I picked this up a couple of years ago at Glasgow’s Aye Write! Festival. Incidentally, that festival is always fantastic with most of the events taking place in the Mitchell Library, which I love. I’ve seen a lot of my favourite authors speak there and I always look forward to the festival rolling around. This time I couldn’t make it to anything I wanted to see but I’ll be on the look out next year.
On the occasion when I picked up A Women in Your Own Right, I was seeing a talk by the author, Anne Dickson and Laura Bates of the every day sexism project. As well as discussing modern feminism both were selling and signing their books at the event and, being unable to resist books at the best of times, I picked up both. I read Everyday Sexism that same week but I don’t like to read two books on the same theme consecutively, so the next book I opened was something quite different (I think it was Pygmy by Chuck Palahnuik which turned out to be a bit of a mistake) and the next thing I knew I’d forgotten all about Dickson’s book.
In then end I remembered and I’m glad I did. I don’t think I realised when I bought it but this is a self help book centred around assertiveness training, something that was apparently very popular in the late 70s and early 80s but has fallen out of fashion, in spite of the fact that so many people struggle with assertive communication and find themselves suffering from social anxiety.
Honestly? In most situations I’m not really one of those people. I’m often requested as a public speaker. I’m not crazy about speaking on the phone but apart from that I communicate well and I can usually negotiate plans, engage with discussions, make my wishes understood and so on, without resorting to aggression or manipulation. I have my bad days like anyone else but mostly I do ok.
So the book isn’t really aimed at me. I read it knowing this and thinking it would help me to be more effective when communicating with people who might struggle with assertiveness. If nothing else, I thought it would be an interesting read to see that perspective. Then came the section on how to accept a compliment and that one was personally helpful. The section on how to ask your boss for a pay rise was fascinating. The section on loving your own body and accepting yourself was astonishingly uplifting.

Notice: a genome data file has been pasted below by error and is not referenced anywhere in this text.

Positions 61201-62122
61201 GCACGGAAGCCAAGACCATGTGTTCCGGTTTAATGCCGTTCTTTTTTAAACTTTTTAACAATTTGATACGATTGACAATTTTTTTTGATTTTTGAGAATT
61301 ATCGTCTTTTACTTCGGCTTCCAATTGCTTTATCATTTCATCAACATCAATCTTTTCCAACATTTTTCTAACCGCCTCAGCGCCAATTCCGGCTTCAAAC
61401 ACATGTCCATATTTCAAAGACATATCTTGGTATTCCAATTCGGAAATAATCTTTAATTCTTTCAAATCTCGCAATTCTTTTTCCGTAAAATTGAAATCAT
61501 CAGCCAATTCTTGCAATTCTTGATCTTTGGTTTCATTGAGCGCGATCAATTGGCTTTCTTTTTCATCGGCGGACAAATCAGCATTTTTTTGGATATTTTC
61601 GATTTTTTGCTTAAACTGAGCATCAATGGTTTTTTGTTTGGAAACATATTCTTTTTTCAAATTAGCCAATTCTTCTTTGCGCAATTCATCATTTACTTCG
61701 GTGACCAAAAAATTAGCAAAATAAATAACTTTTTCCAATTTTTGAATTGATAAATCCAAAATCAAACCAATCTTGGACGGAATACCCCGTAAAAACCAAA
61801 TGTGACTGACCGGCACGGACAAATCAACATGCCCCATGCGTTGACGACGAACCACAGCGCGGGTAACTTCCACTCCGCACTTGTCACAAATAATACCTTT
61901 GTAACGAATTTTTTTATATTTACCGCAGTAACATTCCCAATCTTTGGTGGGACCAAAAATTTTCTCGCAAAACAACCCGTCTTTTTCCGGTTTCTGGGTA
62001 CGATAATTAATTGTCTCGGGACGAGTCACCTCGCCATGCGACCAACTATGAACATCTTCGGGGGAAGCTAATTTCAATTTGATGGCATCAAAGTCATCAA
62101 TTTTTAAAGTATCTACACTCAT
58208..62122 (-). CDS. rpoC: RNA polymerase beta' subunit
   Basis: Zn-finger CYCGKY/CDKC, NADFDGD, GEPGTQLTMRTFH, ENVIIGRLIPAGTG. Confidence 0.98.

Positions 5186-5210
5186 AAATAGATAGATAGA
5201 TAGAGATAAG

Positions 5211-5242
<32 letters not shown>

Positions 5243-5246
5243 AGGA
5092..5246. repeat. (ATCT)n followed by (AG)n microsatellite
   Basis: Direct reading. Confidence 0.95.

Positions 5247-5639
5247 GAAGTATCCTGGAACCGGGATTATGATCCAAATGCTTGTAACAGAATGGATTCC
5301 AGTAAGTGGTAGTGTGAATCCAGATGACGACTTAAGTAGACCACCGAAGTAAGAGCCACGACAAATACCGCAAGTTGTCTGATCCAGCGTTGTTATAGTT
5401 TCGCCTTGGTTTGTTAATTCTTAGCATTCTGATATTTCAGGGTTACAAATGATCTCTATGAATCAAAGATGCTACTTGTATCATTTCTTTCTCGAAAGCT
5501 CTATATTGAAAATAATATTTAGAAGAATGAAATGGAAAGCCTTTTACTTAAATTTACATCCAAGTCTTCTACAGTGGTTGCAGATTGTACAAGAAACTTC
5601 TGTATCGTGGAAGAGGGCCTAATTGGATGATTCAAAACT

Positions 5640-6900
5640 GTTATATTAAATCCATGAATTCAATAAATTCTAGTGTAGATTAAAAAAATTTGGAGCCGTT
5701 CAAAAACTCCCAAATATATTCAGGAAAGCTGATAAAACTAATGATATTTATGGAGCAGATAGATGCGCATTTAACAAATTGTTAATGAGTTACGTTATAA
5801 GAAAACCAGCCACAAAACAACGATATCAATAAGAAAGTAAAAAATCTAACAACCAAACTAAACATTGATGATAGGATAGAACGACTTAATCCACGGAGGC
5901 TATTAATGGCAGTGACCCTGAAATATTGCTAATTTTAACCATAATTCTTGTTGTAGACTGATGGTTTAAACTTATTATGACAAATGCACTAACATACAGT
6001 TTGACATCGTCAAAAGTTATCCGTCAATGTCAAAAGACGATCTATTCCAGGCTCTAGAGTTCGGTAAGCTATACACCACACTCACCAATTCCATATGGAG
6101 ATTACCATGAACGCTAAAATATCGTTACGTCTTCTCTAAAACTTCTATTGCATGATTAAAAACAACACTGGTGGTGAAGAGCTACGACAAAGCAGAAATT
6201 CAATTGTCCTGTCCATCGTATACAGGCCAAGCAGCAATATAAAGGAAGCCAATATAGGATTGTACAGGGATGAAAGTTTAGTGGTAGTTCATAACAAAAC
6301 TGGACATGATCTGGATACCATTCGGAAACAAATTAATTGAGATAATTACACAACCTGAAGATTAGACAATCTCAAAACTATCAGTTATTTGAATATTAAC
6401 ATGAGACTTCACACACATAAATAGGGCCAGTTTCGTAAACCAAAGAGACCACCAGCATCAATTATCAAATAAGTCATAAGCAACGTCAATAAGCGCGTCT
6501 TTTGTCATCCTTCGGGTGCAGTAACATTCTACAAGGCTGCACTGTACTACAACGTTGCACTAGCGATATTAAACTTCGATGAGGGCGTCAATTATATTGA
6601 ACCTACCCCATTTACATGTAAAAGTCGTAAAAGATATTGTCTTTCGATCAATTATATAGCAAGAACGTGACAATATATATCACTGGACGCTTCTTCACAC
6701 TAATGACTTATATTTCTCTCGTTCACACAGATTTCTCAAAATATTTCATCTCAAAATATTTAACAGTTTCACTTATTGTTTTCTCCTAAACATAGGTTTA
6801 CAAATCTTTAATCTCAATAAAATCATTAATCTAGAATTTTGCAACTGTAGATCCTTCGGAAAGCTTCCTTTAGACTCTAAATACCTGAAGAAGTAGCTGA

Proof once again that I always have a lot to learn, even when I think I’m already good at something. You’d think I’d expect this by now, right? The book is mostly aimed at women but as Dickson herself notes it is appropriate for anyone who wants to communicate more assertively. I’d recommend it to anyone who sometimes feels socially anxious, even if that feeling is rare.
A note: My edition is the 30th Anniversary Edition and the text has been updated to reflect that, with more modern challenges considered, which is handy. However, the text does seem to have a lot of errors, things like typos or repeated or missing words. If this were fiction it would be infuriating because it would jolt you out of the story but even with non-fiction I found it very annoying because once I’d spotted a couple I couldn’t stop myself from scrutinising every other sentence. It’s no reflection on the content of the book or on the author but I’d generally expect better.